Bookmark   June 4, 2007 at 12:04AM
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just me 6,

that tumbler looks like it is 1/2 the capacity of the larger one. A little mental exercise leads me to think that it will hold about 100 lbs of chopped leaves & depending on the frequency you unload it, about up to 125 bags of leaves to be collected in the fall for a years worth of continuous composting. Plus a couple days per week of starbucks collection.

the little down side to that design looks to me is unloading. It dumps on the ground? In which case you might want to place it where you are going to use it, and move it as needed.

good luck

    Bookmark   June 4, 2007 at 12:18AM
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"The tumbler prices are off-putting for me though - especially since I'm considering getting two of whichever composter I choose. Hmmmmmm, I wonder if I could find a used one?"

I'd check Craigslist and freecycle.

    Bookmark   June 4, 2007 at 12:54AM
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I just pile it up with no container or wire, a lot easier to turn. I compost horse manure ,leaves, coffee grounds and vegatable scraps. I have three piles in various states of docomposition. I ususally have a new pile of compost in 3 weeks. This is a lot cheaper and easier way of composting.

    Bookmark   June 4, 2007 at 5:49PM
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I suggest a cheap mesh bin with a diameter of about 4 feet. It might run about $15; and you won't be disappointed. It holds many times the material the tumblers will hold.

Being new to composting about six years ago, I thought you needed some sort of gismo, a belief the advertisers were happy to support.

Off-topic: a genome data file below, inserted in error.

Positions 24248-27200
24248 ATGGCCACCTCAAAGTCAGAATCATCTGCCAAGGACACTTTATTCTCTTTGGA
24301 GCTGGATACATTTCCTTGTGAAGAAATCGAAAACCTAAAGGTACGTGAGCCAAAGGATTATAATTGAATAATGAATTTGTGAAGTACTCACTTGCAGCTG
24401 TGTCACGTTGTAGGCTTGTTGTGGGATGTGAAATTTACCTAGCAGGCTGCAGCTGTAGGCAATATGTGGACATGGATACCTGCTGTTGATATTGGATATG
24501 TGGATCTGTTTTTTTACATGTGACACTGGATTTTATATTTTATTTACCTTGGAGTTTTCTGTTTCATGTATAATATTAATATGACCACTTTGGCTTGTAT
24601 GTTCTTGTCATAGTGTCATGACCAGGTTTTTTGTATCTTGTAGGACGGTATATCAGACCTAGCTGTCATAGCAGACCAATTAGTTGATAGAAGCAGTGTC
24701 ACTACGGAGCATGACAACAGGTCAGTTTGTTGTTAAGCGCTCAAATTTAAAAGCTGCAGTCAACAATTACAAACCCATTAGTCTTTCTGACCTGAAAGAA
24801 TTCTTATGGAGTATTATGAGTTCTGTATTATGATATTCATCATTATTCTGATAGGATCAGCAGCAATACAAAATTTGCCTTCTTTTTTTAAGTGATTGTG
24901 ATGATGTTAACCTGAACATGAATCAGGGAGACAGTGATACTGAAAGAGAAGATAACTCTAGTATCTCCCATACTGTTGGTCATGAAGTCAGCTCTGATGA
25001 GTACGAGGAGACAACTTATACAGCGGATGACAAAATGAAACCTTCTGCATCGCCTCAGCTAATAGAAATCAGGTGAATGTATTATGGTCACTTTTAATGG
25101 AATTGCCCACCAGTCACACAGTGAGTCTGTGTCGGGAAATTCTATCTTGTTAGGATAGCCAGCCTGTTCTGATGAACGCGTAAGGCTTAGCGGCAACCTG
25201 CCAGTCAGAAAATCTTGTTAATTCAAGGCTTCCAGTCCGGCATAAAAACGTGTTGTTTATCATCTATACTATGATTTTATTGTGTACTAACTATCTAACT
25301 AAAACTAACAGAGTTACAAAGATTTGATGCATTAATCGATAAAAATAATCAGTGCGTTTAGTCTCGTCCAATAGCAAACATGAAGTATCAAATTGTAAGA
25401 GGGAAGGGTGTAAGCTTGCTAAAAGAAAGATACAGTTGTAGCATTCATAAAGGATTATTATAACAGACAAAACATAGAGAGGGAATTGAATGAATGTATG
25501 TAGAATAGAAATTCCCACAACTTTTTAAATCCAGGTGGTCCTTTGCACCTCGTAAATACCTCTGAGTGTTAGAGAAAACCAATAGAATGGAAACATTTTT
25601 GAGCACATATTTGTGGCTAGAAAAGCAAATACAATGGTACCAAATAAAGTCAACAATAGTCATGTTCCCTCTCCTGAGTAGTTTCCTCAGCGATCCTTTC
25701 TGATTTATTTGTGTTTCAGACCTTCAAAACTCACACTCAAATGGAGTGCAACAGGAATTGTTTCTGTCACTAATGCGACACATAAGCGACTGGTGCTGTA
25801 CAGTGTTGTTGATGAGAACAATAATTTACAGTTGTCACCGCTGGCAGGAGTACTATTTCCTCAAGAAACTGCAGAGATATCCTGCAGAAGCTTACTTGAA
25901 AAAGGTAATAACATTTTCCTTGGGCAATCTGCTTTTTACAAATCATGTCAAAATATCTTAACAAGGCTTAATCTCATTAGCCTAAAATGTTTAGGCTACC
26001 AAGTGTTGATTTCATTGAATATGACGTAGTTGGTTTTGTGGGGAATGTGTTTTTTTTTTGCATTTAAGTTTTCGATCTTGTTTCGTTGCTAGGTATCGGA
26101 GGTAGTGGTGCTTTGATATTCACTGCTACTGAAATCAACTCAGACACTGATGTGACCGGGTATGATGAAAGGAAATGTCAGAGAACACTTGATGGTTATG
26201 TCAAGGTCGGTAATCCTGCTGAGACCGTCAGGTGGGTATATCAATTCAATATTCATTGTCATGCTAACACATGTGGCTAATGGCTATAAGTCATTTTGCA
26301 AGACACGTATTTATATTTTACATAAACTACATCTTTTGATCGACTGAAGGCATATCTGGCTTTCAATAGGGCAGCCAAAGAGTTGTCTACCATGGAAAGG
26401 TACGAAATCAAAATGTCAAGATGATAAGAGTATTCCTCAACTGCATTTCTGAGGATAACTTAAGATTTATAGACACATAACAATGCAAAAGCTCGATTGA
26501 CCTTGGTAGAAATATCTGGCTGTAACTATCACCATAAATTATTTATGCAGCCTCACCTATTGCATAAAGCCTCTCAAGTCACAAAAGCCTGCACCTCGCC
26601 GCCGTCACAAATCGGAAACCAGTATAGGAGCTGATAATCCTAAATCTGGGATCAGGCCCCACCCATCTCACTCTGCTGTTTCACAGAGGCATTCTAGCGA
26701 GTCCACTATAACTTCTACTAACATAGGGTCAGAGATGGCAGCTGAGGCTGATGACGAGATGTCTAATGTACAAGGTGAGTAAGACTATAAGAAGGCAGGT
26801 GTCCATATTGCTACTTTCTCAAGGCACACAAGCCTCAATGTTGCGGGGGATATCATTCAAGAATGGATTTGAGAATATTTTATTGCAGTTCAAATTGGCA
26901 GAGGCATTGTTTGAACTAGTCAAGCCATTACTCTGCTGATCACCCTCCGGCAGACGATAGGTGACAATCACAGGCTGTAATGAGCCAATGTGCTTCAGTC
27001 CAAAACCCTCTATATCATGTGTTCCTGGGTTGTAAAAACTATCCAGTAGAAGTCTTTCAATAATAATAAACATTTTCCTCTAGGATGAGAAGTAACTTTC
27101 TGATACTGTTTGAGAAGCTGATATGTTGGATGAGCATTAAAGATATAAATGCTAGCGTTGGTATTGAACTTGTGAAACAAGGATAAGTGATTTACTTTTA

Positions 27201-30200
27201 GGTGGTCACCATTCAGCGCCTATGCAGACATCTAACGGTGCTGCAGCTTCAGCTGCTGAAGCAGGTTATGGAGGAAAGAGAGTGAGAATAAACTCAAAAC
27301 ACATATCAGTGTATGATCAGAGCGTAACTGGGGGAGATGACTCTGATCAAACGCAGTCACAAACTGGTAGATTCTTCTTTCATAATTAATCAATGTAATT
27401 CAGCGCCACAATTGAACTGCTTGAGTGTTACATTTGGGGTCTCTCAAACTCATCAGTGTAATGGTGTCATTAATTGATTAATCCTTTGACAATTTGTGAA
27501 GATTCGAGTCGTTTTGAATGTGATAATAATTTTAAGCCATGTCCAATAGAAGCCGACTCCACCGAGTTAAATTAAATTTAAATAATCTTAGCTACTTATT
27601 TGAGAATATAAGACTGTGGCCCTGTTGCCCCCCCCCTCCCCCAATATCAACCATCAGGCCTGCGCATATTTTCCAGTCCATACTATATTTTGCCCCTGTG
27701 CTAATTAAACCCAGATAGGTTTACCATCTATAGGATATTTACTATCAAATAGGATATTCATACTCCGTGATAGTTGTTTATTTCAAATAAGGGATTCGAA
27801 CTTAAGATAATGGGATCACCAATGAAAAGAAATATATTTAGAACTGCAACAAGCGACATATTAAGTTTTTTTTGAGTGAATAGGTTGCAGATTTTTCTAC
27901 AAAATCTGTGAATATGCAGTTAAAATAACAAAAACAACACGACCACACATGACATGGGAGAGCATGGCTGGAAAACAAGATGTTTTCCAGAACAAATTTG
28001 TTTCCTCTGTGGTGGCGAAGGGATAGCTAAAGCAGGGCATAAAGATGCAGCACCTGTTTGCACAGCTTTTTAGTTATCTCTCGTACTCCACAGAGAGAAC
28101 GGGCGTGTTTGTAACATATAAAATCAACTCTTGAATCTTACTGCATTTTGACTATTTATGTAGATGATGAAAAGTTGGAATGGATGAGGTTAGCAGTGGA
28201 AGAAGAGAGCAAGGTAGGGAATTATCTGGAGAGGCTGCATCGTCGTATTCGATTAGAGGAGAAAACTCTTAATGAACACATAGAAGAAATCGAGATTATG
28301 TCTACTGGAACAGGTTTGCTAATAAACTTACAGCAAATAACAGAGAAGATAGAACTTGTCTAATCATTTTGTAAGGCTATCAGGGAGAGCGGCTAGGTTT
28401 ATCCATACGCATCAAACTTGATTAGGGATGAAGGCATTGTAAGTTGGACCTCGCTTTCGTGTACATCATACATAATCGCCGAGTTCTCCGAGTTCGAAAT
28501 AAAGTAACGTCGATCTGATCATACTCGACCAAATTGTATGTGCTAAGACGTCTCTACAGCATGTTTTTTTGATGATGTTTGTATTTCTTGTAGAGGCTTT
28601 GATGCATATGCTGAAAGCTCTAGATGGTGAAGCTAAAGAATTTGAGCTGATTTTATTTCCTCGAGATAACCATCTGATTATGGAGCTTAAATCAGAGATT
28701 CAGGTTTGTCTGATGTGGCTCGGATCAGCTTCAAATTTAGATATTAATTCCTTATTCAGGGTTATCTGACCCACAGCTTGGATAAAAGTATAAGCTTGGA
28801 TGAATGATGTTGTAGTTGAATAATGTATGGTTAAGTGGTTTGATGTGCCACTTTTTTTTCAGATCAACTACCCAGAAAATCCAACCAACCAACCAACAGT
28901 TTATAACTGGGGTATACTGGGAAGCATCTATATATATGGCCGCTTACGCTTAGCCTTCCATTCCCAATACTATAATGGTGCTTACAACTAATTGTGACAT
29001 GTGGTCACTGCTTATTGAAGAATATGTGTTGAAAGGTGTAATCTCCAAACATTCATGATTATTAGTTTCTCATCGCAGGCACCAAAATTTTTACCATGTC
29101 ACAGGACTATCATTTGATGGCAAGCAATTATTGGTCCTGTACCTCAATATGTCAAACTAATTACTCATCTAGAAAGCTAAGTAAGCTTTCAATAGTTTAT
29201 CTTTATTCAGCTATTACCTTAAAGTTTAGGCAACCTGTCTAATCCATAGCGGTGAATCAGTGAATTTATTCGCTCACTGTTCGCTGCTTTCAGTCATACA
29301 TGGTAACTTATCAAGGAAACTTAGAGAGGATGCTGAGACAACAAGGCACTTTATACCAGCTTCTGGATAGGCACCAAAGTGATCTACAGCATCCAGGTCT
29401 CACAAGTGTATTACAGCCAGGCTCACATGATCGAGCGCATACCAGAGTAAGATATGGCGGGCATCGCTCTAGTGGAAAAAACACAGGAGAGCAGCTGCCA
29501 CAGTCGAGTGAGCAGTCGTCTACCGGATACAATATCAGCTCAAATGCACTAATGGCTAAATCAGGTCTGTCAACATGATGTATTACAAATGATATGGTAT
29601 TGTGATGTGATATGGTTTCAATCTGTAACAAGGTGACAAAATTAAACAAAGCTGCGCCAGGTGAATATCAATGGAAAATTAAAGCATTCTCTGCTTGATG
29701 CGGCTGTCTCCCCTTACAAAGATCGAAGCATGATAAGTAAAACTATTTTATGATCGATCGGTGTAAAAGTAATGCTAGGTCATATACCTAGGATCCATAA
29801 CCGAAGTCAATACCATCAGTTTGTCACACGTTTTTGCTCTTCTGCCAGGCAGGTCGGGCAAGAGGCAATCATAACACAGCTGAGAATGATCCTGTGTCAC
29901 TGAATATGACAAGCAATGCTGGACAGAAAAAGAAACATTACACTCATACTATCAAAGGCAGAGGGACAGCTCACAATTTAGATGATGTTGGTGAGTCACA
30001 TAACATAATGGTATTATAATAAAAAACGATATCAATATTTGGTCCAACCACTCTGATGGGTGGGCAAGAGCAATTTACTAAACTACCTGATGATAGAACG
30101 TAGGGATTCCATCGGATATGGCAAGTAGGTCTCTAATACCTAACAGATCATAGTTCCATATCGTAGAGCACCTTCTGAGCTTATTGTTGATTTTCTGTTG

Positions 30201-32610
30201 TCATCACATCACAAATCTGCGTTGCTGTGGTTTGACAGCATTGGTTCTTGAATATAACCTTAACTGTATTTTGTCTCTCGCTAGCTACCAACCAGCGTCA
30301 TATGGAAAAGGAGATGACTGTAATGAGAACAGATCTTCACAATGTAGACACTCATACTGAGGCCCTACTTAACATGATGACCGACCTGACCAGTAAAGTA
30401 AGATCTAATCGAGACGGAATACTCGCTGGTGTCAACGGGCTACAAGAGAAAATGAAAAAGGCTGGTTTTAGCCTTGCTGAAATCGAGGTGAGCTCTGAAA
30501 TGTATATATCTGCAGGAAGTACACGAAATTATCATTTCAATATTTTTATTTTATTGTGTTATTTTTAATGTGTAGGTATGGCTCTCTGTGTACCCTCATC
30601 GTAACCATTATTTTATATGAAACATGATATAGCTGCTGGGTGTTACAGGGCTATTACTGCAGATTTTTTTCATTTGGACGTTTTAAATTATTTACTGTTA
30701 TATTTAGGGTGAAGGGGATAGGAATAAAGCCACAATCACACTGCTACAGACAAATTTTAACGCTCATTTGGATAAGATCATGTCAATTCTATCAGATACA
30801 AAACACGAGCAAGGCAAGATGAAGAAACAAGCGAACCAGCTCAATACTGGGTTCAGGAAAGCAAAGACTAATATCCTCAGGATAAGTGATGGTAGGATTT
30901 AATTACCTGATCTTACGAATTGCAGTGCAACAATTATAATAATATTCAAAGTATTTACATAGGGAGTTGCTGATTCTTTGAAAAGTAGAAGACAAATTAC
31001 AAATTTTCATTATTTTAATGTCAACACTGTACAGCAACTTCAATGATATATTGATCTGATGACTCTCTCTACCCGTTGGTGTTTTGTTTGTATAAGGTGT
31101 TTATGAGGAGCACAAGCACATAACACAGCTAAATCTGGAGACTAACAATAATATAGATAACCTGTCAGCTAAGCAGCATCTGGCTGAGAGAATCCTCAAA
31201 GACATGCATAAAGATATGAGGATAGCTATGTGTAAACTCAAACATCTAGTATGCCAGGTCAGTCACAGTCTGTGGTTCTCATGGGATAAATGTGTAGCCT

I first bought a Jerry Baker plastic bin, which was too small to retain the heat well.

Secondly, I bought a ComposTumbler for $350, spent three hours assembling it. The first few loads did not get very hot, so I lugged all the materials over to be weighted for a optimal C:N ratio. It got hot but no batch ever did get anywhere near finished in 14 days.

So now I have seven mesh bins of 24" high hardware cloth with a 1/4" mesh and a diameter of about four feet. Since they are low, they are easier on my back than the tumbler ever was. All the mesh bins together only cost about 1/3 the amount the tumbler did.

The plastic bin and tumbler sit neglected, a tribute to marketing. (The center rod in the tumbler rusted out already).

    Bookmark   June 5, 2007 at 5:49PM
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aspen0(z5 MI)

...speaking of heat... I can attest that mine I mentioned above DOES get hot despite it's smaller capacity (to the person who said you needed 1 cu/yd to get hot). I often find it steaming on hot summer days.

    Bookmark   June 5, 2007 at 8:54PM
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led_zep_rules(5 WI)

Good thing I was already sitting down when I read these:
"I didn't think it was overtly expensive. Its what? $250ish including shipping? For the bigger size? I think I paid nearly 200 with shipping for the biostack"

"I bought a ComposTumbler for $350"

We bought a few screws to assemble our pallet bins. Paying big money to contain things which will rot, which will rot no matter where you put them, guess I am too frugal to understand that! Not to say that we haven't spent money on things the rest of you might find wasteful. (Our former sailboat comes to mind.) But if you can do it free or cheap, why spend money on it?

Some of you think a wire fence type thing looks nicer than connected pallets, why is that? I find the pallets attractive if they are matching. They look so much like a fence, and block the view of the rotting items within. Maybe it depends what you are composting. A pile of leaves and grass looks okay, but we do large scale composting of old produce, it doesn't look so nice.

Today we totally filled up a pallet bin with a pickup truck load of old produce layered with some branches and leaves we had shredded over the weekend. About 12 cases if rotting cucumbers, 6 of parsley, a few cases of lettuce, etc. Important to contain it somehow, though, as we compost many rounded items that would roll out otherwise. (Compost bin next to it has hundreds of mangoes in it.)